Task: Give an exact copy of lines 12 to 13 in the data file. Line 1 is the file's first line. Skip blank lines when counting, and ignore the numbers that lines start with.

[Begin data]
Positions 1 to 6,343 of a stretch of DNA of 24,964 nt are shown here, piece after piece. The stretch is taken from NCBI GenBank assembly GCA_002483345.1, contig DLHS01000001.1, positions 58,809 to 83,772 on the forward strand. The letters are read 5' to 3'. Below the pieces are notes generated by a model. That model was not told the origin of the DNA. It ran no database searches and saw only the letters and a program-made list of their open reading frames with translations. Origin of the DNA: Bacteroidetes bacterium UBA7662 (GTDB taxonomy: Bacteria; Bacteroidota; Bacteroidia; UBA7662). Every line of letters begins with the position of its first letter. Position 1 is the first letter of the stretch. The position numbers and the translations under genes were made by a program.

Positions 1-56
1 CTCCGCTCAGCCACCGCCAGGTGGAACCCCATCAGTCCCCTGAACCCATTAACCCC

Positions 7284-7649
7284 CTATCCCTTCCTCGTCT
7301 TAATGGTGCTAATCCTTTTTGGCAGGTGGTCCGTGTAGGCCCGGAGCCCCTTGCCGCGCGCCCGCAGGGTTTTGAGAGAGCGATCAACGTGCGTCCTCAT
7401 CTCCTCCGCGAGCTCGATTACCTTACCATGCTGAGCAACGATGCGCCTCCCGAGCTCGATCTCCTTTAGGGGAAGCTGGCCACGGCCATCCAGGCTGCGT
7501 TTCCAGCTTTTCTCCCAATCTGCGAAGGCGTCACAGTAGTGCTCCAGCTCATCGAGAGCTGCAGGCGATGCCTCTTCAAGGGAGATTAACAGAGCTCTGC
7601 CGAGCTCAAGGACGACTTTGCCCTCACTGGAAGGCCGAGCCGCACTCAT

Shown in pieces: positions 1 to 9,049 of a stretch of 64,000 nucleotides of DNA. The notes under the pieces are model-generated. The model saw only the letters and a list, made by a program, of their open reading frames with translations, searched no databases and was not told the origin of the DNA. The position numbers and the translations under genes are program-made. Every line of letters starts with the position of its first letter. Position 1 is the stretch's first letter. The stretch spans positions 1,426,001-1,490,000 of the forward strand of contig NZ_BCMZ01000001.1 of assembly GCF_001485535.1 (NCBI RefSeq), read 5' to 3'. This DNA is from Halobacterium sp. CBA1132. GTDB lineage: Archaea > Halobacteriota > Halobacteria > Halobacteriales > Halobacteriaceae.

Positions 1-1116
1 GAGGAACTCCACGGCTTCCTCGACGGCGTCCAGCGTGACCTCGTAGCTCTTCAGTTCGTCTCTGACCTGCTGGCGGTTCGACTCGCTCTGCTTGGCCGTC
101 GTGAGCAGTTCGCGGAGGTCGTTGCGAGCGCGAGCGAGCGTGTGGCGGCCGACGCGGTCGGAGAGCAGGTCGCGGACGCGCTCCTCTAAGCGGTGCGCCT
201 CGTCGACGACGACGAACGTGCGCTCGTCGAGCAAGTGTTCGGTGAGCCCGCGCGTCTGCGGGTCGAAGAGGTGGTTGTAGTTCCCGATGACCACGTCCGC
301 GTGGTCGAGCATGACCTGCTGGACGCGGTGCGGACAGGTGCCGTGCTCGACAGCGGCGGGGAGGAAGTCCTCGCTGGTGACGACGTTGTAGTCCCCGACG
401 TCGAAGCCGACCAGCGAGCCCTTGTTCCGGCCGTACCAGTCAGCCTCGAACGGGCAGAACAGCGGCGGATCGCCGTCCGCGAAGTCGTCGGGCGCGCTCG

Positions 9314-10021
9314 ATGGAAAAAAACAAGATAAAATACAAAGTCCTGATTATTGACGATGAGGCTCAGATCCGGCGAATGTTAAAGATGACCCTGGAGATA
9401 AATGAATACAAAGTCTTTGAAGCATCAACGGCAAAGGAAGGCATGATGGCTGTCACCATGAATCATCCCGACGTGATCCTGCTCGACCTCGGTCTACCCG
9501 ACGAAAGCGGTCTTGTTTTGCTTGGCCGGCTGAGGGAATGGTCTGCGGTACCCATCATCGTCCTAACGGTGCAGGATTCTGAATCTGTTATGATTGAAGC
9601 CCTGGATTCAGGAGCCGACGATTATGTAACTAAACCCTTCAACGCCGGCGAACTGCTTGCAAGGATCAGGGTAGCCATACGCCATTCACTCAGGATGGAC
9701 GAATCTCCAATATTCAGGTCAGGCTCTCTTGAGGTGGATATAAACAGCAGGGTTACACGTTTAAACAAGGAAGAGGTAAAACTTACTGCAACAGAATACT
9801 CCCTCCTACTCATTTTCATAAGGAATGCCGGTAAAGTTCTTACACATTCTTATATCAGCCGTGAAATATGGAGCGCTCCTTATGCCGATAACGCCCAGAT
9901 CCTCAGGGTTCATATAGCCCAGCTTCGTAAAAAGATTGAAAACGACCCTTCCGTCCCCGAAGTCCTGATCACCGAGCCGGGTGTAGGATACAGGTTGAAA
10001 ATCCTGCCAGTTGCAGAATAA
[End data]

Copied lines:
1 GAGGAACTCCACGGCTTCCTCGACGGCGTCCAGCGTGACCTCGTAGCTCTTCAGTTCGTCTCTGACCTGCTGGCGGTTCGACTCGCTCTGCTTGGCCGTC
101 GTGAGCAGTTCGCGGAGGTCGTTGCGAGCGCGAGCGAGCGTGTGGCGGCCGACGCGGTCGGAGAGCAGGTCGCGGACGCGCTCCTCTAAGCGGTGCGCCT